The Flag of Denmark (Danish: Dannebrog) is red with a white Scandinavian cross that extends to the edges of the flag; the vertical part of the cross is shifted to the hoist side.

A banner with a white-on-red cross is attested as having been used by the kings of Denmark since the 14th century. An origin legend with considerable impact on Danish national historiography connects the introduction of the flag to the Battle of Lyndanisse of 1219.

A tradition recorded in the 16th century traces the origin of the flag to the campaigns of Valdemar II of Denmark (r. 1202–1241). The oldest of them is in Christiern Pedersen's "Danske Krønike", which is a sequel to Saxo’s Gesta Danorum, written 1520–23. Here, the flag falls from the sky during a Russian campaign of Valdemar's. Pedersen also states that the very same flag was taken into exile by Eric of Pomerania in 1440.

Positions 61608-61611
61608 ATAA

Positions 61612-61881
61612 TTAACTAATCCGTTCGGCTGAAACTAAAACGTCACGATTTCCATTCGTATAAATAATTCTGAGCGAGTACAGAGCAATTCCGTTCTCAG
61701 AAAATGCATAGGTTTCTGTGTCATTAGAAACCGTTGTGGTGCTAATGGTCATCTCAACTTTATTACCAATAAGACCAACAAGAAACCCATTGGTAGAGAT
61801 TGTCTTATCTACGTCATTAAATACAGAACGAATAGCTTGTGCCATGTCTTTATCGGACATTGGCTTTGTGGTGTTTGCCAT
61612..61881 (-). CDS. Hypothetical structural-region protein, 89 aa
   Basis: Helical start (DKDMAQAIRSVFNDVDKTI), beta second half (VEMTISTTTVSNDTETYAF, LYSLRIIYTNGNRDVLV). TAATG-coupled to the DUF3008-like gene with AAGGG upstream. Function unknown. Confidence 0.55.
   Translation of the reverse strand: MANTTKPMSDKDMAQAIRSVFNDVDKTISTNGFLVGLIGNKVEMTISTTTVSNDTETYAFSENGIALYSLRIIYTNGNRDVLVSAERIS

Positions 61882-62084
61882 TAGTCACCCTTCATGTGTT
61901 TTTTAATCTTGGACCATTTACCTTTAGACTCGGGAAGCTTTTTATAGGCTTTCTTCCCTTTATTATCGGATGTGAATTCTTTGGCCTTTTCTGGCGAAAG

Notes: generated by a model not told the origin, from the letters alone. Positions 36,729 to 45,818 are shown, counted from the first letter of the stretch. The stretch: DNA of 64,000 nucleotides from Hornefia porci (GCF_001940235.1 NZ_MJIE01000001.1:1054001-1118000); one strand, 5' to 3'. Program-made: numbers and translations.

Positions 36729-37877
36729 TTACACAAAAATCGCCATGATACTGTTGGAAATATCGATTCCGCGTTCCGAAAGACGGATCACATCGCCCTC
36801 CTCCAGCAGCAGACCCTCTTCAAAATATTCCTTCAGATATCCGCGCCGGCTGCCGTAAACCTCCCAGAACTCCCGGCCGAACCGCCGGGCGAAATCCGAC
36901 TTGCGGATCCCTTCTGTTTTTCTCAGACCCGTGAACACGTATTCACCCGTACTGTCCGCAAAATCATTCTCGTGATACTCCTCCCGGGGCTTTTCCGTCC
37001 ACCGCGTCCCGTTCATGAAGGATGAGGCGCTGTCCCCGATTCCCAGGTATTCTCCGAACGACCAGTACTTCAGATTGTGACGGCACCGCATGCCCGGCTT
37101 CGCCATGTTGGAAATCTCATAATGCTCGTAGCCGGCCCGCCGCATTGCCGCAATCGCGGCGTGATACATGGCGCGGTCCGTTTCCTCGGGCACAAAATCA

The second source is the writing of the Franciscan monk Petrus Olai (Peder Olsen) of Roskilde (died c. 1570). This record describes a battle in 1208 near a place called "Felin" during the Estonia campaign of King Valdemar II. The Danes were all but defeated when a lamb-skin banner depicting a white cross falls from the sky and miraculously leads to a Danish victory.